See, I’m not completely cold-hearted when it comes to baby stuff.  Just trying to find the balance.

I wonder when I’ll have to change the title of my blog: “This Circle of Quiet.”  I assumed that country living/rural life was quiet, and it is compared to living in the city.  But, we have 5 pets and a baby on the way.  Its already not very quiet at our house, and I suppose its only going to get louder.  The animals have been more of a handful lately.  Pooping inside, for example.  And, integrating our huge white, polar bear dog with our two medium-sized herding dogs has been an event.  There’s been lots of growling and snarling.  Max got body-slammed by Aspen at one point for getting in her face (I don’t know how else to explain these fights besides making them sound like 13 year old girls in the lunch room.  I went to a ghetto middle school, ok?).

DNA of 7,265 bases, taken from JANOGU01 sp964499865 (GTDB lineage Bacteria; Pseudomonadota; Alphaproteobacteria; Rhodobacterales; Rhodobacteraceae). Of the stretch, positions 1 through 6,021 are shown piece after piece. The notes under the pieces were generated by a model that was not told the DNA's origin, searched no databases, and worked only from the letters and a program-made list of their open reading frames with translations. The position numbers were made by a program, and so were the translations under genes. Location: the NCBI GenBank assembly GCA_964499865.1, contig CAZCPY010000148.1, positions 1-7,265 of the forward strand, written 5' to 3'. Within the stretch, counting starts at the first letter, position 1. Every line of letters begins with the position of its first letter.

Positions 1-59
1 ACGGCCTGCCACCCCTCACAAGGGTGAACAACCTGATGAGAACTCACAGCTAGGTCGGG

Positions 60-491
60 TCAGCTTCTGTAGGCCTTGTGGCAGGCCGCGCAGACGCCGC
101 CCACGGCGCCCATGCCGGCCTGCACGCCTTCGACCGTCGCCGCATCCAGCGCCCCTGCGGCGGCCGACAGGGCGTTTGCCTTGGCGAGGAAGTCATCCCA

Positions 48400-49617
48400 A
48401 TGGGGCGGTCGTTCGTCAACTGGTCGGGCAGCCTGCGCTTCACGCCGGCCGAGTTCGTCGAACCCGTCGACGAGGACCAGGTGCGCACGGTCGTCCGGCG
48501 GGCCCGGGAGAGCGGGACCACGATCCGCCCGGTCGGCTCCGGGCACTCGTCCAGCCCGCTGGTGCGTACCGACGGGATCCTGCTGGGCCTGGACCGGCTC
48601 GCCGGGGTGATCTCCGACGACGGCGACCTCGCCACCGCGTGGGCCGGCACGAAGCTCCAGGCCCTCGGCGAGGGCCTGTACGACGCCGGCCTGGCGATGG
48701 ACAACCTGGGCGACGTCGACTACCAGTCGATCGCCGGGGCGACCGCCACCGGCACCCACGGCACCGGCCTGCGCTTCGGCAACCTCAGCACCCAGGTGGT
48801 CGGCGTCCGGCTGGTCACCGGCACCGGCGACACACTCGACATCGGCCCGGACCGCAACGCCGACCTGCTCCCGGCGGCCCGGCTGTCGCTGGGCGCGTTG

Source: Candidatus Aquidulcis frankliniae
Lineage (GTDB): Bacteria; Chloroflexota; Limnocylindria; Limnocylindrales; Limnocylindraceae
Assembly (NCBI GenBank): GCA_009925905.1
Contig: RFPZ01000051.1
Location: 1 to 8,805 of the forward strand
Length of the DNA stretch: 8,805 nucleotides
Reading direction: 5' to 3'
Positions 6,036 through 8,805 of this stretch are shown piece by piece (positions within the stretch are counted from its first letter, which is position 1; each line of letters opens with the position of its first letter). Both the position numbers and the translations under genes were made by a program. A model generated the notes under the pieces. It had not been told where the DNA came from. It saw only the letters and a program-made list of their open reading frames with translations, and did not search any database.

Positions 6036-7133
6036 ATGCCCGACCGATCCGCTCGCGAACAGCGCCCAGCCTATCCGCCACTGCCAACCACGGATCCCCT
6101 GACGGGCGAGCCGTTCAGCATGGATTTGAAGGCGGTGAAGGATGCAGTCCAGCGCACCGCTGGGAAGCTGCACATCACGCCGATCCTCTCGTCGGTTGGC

But, I’ve been loving them.  Even when I’m cleaning up their poop (I never realized how amazing Resolve was!), I’m thankful for them.  I’ve been comparing them to kids a lot.  Like, “Okay, its time for everyone to go outside, so I can get some stuff done around the house,” and “I need to give ____ some attention because I haven’t in awhile.”